Hands up if you thought Edinburgh Castle was an expensive place to visit? Hands up again if you thought there wasn’t much to do up there bar take in the views, see the One O’Clock Gun that makes Edinburgh jump and admire the rugged ramparts? I’ll be honest, until I went back to the castle for the first time with my young family I would probably have had my hand up too – so join me now and I’ll show you why Edinburgh Castle is an unmissable attraction whether you’re from Tokyo or Tollcross!
In these cash strapped times, let’s start with the cost. If you buy a Historic Scotland family membership, a family of four like mine will recoup the annual membership by visiting the landmark castles at Edinburgh and at Stirling just once in a year. In effect, every other Historic Scotland site you then visit is free!
Edinburgh Castle – Fun For all the Family
When it comes to what there is to do these days I was even more impressed. Approaching the drawbridge my five and two year olds were already spinning around like little tops at the thought of venturing into a ‘real life castle’. Edinburgh is indeed a real life castle, a historic icon awash with layers of history that intrigue. Its story stretches from when the extinct volcano here was first settled, through to the days when it repelled sieges, right up to its modern day tourist and military role.
We pushed on into the castle proper, stopping only to pick up a self-guided audio tour and a quiz for the kids. They really take the wee ones seriously at Edinburgh Castle these days. It comes across in things like fun quiz sheets, live performers who really help bring history to life, decent toys and souvenirs in the shops and kids portions in the castle eateries.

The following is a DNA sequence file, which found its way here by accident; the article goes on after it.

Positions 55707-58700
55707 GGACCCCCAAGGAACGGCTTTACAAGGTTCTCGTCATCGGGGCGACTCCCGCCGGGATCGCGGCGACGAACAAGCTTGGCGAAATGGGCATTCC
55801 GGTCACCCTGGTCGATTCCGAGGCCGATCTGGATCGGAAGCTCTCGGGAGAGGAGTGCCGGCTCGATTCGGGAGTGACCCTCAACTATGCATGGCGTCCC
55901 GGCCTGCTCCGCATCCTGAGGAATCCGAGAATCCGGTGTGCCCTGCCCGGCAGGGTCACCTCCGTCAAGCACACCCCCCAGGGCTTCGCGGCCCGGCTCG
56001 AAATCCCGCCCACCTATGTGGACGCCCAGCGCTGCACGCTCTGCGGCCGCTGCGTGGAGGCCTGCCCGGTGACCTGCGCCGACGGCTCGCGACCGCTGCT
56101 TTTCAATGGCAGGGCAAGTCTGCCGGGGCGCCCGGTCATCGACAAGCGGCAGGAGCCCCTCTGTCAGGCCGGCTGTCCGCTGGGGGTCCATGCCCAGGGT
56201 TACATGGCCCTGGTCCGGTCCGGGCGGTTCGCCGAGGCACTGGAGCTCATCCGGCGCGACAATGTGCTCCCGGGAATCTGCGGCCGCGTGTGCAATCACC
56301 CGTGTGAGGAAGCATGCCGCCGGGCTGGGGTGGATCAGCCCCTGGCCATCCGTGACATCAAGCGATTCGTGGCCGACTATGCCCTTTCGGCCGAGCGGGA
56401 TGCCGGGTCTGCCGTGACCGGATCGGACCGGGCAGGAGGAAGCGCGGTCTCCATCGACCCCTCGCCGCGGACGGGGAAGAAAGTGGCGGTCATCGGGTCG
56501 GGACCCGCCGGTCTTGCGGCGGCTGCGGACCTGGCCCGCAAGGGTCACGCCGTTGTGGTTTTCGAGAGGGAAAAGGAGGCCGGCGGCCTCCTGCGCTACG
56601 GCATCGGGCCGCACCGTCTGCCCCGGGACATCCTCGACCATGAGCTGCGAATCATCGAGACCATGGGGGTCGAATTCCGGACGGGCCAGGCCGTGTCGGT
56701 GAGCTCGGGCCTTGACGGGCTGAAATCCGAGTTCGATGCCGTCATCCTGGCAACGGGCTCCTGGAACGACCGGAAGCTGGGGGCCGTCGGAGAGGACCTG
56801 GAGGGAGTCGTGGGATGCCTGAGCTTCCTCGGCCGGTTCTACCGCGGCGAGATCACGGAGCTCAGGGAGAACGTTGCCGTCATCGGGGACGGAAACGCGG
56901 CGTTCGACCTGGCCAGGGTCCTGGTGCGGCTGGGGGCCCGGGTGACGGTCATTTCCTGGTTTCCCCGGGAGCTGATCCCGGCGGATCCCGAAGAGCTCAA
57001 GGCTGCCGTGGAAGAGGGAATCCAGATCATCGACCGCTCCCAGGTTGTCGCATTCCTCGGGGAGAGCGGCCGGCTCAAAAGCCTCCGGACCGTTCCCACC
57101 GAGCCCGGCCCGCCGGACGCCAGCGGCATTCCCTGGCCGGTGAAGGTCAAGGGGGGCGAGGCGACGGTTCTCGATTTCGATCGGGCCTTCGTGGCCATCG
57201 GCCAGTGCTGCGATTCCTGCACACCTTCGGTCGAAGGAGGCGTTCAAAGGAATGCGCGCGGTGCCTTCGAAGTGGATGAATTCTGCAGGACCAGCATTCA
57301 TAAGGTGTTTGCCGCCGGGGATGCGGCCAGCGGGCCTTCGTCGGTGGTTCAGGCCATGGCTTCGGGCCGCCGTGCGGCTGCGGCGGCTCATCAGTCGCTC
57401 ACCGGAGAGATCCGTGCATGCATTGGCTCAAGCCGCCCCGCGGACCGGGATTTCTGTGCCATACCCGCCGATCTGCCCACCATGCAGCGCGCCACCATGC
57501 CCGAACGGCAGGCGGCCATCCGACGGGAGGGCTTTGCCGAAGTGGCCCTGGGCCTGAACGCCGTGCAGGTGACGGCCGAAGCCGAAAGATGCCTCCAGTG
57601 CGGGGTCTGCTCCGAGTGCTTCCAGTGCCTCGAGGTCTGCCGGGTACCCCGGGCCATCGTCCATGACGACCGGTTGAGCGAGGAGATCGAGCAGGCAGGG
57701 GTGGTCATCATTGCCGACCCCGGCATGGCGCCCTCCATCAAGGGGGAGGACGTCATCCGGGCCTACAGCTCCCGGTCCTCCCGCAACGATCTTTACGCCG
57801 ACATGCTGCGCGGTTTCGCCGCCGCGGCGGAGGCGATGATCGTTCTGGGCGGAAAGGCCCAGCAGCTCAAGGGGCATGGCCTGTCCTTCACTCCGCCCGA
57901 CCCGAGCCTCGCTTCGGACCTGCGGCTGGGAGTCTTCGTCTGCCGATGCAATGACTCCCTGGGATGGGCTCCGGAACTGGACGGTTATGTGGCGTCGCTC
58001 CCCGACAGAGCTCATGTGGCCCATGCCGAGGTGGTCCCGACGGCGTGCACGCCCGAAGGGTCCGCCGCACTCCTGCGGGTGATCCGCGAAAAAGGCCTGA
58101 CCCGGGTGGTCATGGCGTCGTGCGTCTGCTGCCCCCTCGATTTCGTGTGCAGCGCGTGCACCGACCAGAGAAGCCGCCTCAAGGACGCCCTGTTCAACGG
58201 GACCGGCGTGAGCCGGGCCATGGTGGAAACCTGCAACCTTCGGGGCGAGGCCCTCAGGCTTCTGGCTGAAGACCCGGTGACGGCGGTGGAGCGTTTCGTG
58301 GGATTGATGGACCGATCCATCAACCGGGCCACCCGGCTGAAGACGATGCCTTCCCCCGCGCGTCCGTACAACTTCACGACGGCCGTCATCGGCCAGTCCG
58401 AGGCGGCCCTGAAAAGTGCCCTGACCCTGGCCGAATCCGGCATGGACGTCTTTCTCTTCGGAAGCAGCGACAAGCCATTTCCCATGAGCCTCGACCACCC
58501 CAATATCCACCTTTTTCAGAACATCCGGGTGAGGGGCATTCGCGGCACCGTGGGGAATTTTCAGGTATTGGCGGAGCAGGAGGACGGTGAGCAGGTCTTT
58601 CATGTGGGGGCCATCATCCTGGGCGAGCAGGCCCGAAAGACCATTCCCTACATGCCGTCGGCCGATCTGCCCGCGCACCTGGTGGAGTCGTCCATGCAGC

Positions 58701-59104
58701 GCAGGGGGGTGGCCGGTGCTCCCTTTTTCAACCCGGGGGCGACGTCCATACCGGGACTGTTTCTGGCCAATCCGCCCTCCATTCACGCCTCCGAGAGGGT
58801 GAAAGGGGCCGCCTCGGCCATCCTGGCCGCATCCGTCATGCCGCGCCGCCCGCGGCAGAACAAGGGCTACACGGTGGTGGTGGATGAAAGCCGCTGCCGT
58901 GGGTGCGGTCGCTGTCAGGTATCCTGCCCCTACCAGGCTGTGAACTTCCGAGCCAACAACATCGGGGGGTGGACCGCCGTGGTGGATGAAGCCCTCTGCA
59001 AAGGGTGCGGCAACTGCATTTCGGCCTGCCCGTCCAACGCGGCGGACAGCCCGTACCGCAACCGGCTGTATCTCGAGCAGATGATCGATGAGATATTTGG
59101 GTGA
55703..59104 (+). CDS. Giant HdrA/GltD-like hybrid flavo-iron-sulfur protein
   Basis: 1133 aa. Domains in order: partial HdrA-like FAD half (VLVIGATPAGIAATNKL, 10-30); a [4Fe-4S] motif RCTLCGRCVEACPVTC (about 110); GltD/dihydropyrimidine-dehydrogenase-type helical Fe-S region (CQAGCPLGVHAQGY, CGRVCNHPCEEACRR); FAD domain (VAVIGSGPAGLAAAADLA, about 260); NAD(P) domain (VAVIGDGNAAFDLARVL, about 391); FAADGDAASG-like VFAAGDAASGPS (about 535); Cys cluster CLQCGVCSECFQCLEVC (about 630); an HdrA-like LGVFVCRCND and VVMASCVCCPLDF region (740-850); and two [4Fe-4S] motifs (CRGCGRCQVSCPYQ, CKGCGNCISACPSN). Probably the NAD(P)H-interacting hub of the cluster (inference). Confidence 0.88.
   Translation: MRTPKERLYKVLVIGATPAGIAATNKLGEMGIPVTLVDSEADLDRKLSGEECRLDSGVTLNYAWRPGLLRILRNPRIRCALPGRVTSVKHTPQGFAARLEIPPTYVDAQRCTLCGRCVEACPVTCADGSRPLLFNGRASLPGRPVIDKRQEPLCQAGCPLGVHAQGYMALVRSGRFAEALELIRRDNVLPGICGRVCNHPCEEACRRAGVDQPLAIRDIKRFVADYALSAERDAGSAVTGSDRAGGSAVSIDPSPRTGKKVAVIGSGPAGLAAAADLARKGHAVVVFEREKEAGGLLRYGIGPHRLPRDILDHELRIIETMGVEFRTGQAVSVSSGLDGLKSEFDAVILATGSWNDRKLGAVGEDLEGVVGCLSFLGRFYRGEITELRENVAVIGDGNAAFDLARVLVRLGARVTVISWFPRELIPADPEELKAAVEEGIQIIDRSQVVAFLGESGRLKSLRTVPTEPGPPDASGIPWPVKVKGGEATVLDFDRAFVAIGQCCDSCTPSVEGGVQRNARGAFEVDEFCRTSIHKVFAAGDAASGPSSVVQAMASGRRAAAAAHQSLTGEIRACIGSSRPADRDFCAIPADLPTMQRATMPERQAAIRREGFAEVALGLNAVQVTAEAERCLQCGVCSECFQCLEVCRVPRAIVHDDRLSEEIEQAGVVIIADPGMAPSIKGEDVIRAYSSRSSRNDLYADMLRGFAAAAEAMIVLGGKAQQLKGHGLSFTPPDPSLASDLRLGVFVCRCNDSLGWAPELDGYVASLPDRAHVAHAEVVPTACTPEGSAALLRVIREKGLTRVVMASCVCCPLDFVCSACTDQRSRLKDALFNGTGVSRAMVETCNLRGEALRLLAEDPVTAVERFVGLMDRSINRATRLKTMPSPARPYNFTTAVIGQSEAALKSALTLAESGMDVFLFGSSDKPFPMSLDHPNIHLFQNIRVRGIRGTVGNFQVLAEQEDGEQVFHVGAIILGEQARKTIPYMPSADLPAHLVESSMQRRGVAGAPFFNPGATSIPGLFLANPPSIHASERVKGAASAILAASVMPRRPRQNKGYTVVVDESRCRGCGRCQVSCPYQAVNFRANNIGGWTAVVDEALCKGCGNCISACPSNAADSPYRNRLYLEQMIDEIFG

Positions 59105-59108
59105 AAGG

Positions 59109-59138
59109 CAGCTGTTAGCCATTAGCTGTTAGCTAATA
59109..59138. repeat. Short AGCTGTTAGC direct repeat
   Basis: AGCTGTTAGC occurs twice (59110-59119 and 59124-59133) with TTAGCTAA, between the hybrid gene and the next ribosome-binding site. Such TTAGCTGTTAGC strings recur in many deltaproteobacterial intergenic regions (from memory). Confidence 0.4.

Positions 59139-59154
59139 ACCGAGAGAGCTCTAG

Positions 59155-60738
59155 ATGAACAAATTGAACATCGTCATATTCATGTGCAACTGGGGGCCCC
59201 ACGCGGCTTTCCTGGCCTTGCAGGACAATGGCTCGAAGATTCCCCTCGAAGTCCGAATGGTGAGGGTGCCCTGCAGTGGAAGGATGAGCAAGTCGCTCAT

Scones and Cannons at Edinburgh Castle
Speaking of eateries, my wife was more excited about the prospect of afternoon tea than Bonnie Prince Charlie. She wasn’t disappointed! We made a beeline for the plush Tea Rooms, where we reclined amidst layers of history as we tucked into layers of Ayrshire ham with Arran mustard and free range egg sandwiches. These were followed by proper scones with clotted cream and jam and a selection of cakes which my girls quickly made sure mummy and daddy didn’t have a chance to polish off.
Properly fortified we set off to explore this expansive fortification, checking out ramparts that opened up views of Edinburgh, the Forth Valley and the Pentlands better than any of the postcards you can buy on the Royal Mile below. We clambered around old cannons, peered through arrow slits and marvelled at the might of Mons Meg. One of the largest cannons in the world by calibre, this 15th-century monster was a gift to King James II of Scotland from the Duke Of Burgundy.
Although Mons Meg saw action, her barrel burst on ceremonial duty and she was retired to the Tower of London. Sir Walter Scott was at the heart of a successful campaign to return Mons Meg, and she was rolled back on to the castle ramparts in 1829.
Edinburgh Castle – Stone of Destiny and War Museums
The historic highlight of a visit to Edinburgh Castle for me is the chance to view the nation’s hallowed Stone of Destiny and the Scottish Crown Jewels. The Stone of Destiny has now been returned to the heart of the Scottish capital after a spell south of the border. The Scottish Crown Jewels, meanwhile, beguiled my wee girls, with a crown they thought fitting ‘for a real queen’.
I was keen to delve into the various war museums that also sit within the Tardis-like walls of Edinburgh Castle. The regimental museums of the Royal Scots and the Royal Scots Dragoon Guards add real colour and personal stories to the regiments’ illustrious battle honours. The National War Museum’s collection, meanwhile, has taken on added poignancy during this sombre year of remembrance, with exhibits that take you on a journey through 400 years of Scotland at War, with everything from Highland claymores to desert warfare chemical weapons suits.
Edinburgh Castle – Something For All the Family
I had come to Edinburgh Castle wondering how much there would really be to see and do with my young family, and questioning if one of Scotland’s most visited tourist attractions would offer good value for money. I left with no doubts, not to mention two wee sword-wielding girls (with huge smiles on their faces) and a wife intent on going back to spend more time in the museums (and eat the cakes herself next time); a daddy revelling in what I firmly believe is an ideal family day out whether you’re from Tokyo or Tollcross.